I whipped and the bolt came with me
Back in 2019, I was climbing in Clear Creek Canyon in Colorado with a couple of friends. I was working the crux move on a 12c when I got high above the bolt, fell, and took an unexpectedly massive whipper. My knee hit a ledge in the fall and was bruised so badly I thought I had busted my knee cap. After the initial shock, I looked down to see my quickdraw still attached to the rope with the bolt hanger attached to the quickdraw. The bolt hanger had come off the wall. When I got home, I read on the Mountain Project page for the route a comment that said, "The crux bolt is loose. I tightened it with my fingers but someone needs to come back with a wrench." This was a problem I had never really considered before and it inspired me to carry a wrench every time I went climbing.
This turned out to be a great idea because I found myself using my wrench roughly half the time I went out climbing in Colorado. Climbing's boom in popularity is hitting the crags in the Front Range hard. The increase in climbers, plus our freeze-thaw cycle makes loose bolts all too common. However, I found the process of tightening bolts pretty annoying. I'd have to get lowered when I came across a loose bolt, go down to my pack, grab my wrench and then have to climb back up to tighten it. It became a chore to keep the crag safe and I didn't like the idea of climbing with a large piece of metal dangling from my harness either. Dropping a wrench on your belayer would be bad. So, I came up with the idea of turning the tool climbers already have on their harnesses, the brush, into a bolt tightener. I taught myself enough CAD to create a design. I researched materials thoroughly, with bicycle tire levers in mind to see what would be durable enough to tighten loose bolts. And then I worked with engineers and a manufacturer to develop a brush that's strong enough to tighten loose bolts, but is also a great brush that you can use bouldering or in the gym.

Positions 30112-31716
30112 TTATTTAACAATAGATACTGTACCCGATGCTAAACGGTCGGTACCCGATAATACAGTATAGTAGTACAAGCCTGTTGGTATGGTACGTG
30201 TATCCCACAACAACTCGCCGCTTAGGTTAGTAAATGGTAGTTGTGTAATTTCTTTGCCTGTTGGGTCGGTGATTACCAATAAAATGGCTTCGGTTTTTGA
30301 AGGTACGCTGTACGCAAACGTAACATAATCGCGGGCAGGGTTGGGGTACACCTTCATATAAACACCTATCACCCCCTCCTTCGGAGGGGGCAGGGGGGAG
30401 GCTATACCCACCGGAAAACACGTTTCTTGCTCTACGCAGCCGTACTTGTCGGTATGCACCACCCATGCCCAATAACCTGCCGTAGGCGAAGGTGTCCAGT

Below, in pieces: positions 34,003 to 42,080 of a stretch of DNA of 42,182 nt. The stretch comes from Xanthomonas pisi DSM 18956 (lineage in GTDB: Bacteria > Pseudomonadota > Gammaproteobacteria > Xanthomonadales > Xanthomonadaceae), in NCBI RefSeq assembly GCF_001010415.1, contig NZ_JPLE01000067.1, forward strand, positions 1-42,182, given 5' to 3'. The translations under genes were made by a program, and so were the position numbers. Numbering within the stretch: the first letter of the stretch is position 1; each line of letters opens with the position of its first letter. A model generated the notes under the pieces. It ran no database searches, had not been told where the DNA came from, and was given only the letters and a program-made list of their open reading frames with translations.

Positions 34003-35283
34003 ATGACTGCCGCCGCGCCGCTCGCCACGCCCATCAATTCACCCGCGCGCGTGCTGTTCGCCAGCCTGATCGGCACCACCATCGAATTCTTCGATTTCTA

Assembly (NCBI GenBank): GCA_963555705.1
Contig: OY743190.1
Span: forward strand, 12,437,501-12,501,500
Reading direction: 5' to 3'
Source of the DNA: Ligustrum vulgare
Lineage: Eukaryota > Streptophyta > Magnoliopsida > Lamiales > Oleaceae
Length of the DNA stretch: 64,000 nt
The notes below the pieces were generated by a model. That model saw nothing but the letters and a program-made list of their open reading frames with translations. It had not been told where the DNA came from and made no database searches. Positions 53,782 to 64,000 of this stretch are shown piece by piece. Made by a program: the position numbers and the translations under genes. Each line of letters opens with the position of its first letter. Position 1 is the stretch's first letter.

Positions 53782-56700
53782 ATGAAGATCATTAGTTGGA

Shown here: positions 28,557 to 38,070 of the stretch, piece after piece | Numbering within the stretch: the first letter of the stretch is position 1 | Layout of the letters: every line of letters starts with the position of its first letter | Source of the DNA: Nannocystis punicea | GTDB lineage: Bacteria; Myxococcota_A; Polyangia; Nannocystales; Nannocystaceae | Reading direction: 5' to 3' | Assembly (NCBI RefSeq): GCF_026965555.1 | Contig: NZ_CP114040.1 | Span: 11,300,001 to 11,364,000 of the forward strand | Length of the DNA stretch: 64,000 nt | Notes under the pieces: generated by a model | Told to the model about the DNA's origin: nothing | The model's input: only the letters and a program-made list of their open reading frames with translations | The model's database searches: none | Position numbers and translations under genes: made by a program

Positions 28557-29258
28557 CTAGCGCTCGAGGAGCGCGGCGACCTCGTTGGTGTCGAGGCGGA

- Ricky Lambert
Owner, Creator, Climber